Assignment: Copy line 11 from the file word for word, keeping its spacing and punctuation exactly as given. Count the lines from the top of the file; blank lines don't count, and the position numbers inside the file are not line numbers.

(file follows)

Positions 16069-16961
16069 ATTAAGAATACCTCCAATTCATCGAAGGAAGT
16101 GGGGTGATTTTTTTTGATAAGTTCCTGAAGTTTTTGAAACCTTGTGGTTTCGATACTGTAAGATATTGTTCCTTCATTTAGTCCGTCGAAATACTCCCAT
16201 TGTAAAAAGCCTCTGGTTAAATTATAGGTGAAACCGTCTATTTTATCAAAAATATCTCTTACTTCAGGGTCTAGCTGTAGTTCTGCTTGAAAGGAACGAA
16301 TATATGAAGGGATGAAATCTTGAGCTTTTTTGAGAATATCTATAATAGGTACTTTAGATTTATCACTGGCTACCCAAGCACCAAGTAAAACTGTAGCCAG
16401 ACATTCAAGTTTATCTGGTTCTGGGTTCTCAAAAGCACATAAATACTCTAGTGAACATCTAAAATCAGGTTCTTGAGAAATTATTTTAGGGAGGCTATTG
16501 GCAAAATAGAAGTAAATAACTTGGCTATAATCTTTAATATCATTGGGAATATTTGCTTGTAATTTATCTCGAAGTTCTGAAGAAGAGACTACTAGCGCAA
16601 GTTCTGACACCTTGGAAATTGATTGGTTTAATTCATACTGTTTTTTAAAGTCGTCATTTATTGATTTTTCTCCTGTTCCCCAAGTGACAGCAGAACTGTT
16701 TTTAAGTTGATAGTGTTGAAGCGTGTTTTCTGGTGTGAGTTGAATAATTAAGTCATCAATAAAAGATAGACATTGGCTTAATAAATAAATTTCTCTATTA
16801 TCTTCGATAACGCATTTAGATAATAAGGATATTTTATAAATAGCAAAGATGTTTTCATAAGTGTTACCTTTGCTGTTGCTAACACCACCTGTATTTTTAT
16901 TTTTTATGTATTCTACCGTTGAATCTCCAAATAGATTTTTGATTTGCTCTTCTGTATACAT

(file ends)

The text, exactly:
16901 TTTTTATGTATTCTACCGTTGAATCTCCAAATAGATTTTTGATTTGCTCTTCTGTATACAT